In my last post I described how a false identity prevents you from being your true self. Sometimes a false identity can be more problematic.
All of us are programmed by our parents and our culture. Sometimes more than programming can affect our false identity. It may be influenced by a painful moment in childhood. Even though the painful moment passes we keep the emotion as a part of our false identity.
Your false identity is not the true you.
How we form our false identity
Our false identity is learned; we are not born with it. We form our sense of identity when we reach the right age or developmental time frame. We begin forming this identity when we are very young. We learn that there is a me and other people.
Normally our identity is made up of a series of emotions. Sometime these emotions can be overwhelmed by a traumatic event. This trauma or upsetting event can create your identity.
An example may help. As an adult Rose (not her real name), always hated her name. She even hated hearing someone say her name. She wanted to use the poetry of emotion process to uncover this mystery.
The poetry emotion process: a refresher
The poetry of emotion process is designed to release problem emotions from the past and reclaim your true emotions. The first step is to describe the problem emotion as a metaphor. You do this by describing exactly how it feels in your body when you are feeling the emotion, for example a lump in the throat or a heavy heart. I call this an emotional poem.
Next, you find a time before you learned the emotion. This is your resource age or true emotion. Using your resource age and your problem poem, you release the past and reclaim your true emotion. Posts in “Are you new to the site?” describe this process in more detail.
To get started, I asked Rose to say her name several times. She said she felt panic and fear. Using the physical sensations in her body I asked her to describe her emotions as a metaphor. She said it felt like her chest and lungs were full of smoke and she couldn’t breathe.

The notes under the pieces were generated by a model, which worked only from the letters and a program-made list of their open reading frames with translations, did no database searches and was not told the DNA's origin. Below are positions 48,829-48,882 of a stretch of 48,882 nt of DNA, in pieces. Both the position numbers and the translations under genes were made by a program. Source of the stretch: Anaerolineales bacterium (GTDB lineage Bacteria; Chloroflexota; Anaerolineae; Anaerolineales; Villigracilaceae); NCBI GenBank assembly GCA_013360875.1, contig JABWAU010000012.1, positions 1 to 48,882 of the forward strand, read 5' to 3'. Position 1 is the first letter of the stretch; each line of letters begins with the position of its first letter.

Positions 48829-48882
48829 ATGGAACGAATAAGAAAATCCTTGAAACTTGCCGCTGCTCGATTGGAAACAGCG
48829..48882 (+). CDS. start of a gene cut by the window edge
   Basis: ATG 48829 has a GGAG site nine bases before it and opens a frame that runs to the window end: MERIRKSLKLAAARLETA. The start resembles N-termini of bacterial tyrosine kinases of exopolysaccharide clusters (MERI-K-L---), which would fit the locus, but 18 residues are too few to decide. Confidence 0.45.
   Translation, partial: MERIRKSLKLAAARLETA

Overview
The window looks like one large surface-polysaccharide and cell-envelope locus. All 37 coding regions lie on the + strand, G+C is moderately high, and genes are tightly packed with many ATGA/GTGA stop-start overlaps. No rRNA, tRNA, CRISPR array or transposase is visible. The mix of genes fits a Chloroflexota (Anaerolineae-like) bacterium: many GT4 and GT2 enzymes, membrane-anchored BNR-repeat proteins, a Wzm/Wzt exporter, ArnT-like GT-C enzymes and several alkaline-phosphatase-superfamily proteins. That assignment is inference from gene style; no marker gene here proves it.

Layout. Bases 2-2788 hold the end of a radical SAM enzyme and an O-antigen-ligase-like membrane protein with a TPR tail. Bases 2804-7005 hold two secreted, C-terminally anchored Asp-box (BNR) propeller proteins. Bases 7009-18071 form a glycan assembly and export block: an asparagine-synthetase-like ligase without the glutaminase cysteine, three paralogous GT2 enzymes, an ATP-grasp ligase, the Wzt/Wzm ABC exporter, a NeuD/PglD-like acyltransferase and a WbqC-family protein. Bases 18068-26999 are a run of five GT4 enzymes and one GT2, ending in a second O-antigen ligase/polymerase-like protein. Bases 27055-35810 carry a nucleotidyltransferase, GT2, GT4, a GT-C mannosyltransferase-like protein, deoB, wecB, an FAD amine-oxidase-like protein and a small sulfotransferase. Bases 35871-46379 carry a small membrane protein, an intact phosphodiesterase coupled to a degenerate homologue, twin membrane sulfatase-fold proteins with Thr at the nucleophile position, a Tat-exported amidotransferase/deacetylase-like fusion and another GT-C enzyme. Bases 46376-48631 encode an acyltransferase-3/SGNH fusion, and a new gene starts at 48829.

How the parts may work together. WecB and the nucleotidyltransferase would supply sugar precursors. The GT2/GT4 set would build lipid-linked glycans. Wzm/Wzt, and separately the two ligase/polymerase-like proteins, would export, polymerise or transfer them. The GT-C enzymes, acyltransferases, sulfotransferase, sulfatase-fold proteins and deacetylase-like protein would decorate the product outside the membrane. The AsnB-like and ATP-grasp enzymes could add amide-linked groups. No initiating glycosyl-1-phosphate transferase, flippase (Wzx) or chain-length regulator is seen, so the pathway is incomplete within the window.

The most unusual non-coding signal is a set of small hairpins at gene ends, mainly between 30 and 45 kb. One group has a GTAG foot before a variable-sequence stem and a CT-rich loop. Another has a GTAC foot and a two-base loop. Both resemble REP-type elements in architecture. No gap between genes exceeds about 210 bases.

I asked her to find a time before the smoke in her chest. She discovered a three year old Rose who was playing in the sunshine in her backyard. Three became her resource age and the sunshine became a resource poem.
I asked her to combine the smoke and the sunshine. The smoke could not stay in her body when the sunshine entered her chest. The smoke left her body and dissolved. There was a bit more to this step. You can find out more on the “Are you new to the site?” page.
She said that she felt like she had been living in a gray world and now the sun was out. I asked her to say her name and she reported that she felt warm and safe.
I had no idea what any of this meant, so I asked if the smoke and sunshine were meaningful to her. She told me that her family home caught fire when she was around three. There were several minutes when her parents could not find her. They were panicked and kept calling her name.
Fortunately they found her and she was not harmed. Unfortunately this event left her with emotional scars.
Rose said that before the fire she felt safe and loved. After the fire she was always afraid that something bad might happen. Even as a successful adult, she was waiting for the other shoe to drop. If things were going great, she couldn’t enjoy herself.
How does this apply to you?
Even if you don’t have a trauma in your past, your false identity can affect your happiness and success. Do you have all the happiness and success you want?
In my next post, I will be giving you more information on how to reclaim your true identity.
(Image: Janie Easterman @ Flickr)